Randy Weaver

Avoiding the draft, by enlisting

Profilers: Jackson Petty, Eisuke Ohga, Hrant Darbinyan

Understanding the war

Obviously, we were fighting Communism was the thing. You know I knew the French got run out, they lost their war. They had been colonizing forever and basically there was no north and south and it was sort of the U.S. that made a North and South [Vietnam] and put a puppet government in the south. But it was Communism. In the north, the USSR, their style Communism was being infiltrated into the South and we were trying to hold it off. Even though you say the South but it didn’t exist at that time that was in the fifties I think and then we started putting people in there and it just escalated. Most of that is not what I thought, at the time it was purely Communism, but as you read about it, get older and investigate what you’re doing then you learn what was going on. But yeah, it was purely Communism.

Portrayal of the war in media, now.

Well, Apocalypse Nowis my favorite movie. You’re right on the river, if you see those little Mike boats [shallow draft troop transports], look at the little house in the back there’s two gun mounts on each side, those are twin fifty calibers and so sometimes on a landing party I’d be on one of those twin fifties. You would run up be running up a river the beach or something, and you know, it’s just like Apocalypse Now, except those who are swift boats or river patrol boats. Before I went, there wasn’t a lot [of war portrayal in media]. There was only news, no movies. It’s the same as it is now. We’ve got everybody in there training the South Vietnamese Army, now we’re training Kurds and everybody else to fight Isis, so I mean it’s the same kind of thing.

Exposure to the war before enlisting

I remember mostly the body count, it was pure body count on TV. I mean every day it was how many got killed, how many we never knew, how many we killed but how many of us got killed and wounded in action. So yeah, but there was no influence [in the Hollywood or other media] all that time. I was working and my deferment went, trying to stay out of it and just enjoy life you know and probably the only thing was I didn’t want to get drafted. I didn’t want to go in the Army or Marines because all you saw was the Killed in Action. As soon as my draft notice came, so happens that my girlfriend at the times dad’s best friend was Admiral Byrd, in charge of the Long Beach Naval station, and he said I’ll call him. In three days he had my draft notice rescinded and had me in the Navy. I would have been in the Marines, and God knows what would the outcome would’ve been. I have all the respect in the world for the Marines, for what they do.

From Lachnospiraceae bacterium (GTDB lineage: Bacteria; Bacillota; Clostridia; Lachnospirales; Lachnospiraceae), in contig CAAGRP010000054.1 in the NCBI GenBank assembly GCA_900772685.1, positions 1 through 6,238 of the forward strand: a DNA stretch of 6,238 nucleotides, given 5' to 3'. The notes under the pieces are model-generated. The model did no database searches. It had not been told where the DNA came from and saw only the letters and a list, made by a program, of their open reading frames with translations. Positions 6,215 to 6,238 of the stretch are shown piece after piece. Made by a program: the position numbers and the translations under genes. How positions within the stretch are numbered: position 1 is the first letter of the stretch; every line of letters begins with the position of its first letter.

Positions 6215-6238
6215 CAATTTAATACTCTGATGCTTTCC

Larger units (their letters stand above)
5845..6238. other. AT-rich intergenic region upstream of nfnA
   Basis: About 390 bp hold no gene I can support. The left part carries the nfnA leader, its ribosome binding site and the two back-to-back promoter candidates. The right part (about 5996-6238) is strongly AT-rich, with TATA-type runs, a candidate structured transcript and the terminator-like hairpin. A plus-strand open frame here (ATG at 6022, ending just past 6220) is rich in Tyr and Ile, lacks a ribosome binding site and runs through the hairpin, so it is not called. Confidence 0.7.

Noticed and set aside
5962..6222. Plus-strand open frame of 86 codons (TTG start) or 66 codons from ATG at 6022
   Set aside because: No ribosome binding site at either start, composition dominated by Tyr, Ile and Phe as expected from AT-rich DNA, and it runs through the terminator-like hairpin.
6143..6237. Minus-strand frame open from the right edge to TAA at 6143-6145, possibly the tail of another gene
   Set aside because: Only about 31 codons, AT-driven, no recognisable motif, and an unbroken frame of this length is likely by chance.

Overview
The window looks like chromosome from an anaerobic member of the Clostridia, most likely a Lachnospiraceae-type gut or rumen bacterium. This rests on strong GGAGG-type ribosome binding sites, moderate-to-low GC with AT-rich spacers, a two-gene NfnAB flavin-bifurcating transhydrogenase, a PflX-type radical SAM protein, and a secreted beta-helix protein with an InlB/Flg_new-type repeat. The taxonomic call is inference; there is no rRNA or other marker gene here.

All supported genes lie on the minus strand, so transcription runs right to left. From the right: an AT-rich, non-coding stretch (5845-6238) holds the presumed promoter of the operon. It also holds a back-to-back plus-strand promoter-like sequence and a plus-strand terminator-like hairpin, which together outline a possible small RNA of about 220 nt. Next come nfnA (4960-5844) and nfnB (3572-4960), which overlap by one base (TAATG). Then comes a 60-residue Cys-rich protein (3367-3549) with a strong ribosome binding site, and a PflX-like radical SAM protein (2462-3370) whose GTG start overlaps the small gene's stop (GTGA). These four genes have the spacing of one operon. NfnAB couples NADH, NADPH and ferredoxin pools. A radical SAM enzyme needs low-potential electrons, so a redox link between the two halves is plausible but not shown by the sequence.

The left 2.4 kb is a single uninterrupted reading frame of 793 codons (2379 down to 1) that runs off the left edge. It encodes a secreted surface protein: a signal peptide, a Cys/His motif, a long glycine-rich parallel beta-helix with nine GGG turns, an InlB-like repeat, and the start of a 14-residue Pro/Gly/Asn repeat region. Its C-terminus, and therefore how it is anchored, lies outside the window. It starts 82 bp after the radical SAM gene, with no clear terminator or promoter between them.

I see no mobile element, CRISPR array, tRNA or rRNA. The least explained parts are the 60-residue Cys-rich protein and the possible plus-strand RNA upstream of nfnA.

Perceptions of the war

You know I looked at it as a great life experience and you sort of remember a lot of fun times and things that were going on. We had a great captain, well we changed captain’s part way through, and the new guy was a great guy. He would go over and take the Marines, put a perimeter on the beach, and run all of us from a ship and leave a skeleton crew, anchor it, run in, and have steaks and barbeque, and everyone was allowed one beer, because you carried beer on the ship and they’d bring it all over, and marines had a perimeter and we just sit there and go to a swimming and a surf, then do stuff for two hours and you’d go back to your duties and that was it. You know those things you remember. You go out of the ship and, they carry three hundred marines, and then you would go do an operation and you put  three hundred marines on the beach and then you pull away and they go off and do their thing. Now the thing is we’d go back and pick up marines and bring them back, but it’s not like we pick up what we dropped off, in equipment and in men. So it’s like, okay, where are they? Are the just off doing other operations, got divided, are they killed, are they wounded? That’s all I’m saying. You never know, so in your mind you hope for the best. It’s just one of those things. Yes, I was in the warzone, but I was divorced, I didn’t see all the stuff going on over there. We saw it from 2 miles off the shore, one mile off, whatever we operated based on the depths, so the boats had a short run to the beach.

His perception of Vietnam now

Well, my view past the war is that Vietnam right now, next year we’re hoping to go, I want to go back because it is a gorgeous country. I mean from looking at the beaches and the jungle, and even if the time that I was ashore in Danang the people were very friendly which you never knew because you never know who was who. So they’re always going to be friendly, you never know what they’re going to do. But now Vietnam basically is almost a free market. I mean they’ve done very miraculously because the country was destroyed and it was totally leveled. You watch those bombers come in and looked behind him and you don’t see the destruction but you see the fireballs and smoke. It just goes on 24 hours a day after day after day. I mean it’s just, it had to be annihilated, the entire infrastructure. Where they’ve come to and basically they’re not the old communism. Yes, they’ve got an authoritarian government, but it’s a free market. I mean you’ve got a lot of companies investing over there.

How his service affects him now

The whole serving in the service effects of my life changed my whole life direction, and that’s what made me going to school. I realized that I needed a degree, to be what I wanted I found myself hanging more with the enlisted men, but I enjoyed my time more with the officers. It wasn’t so much being in Vietnam that changed it. Just the total experience and seeing other parts of the world.

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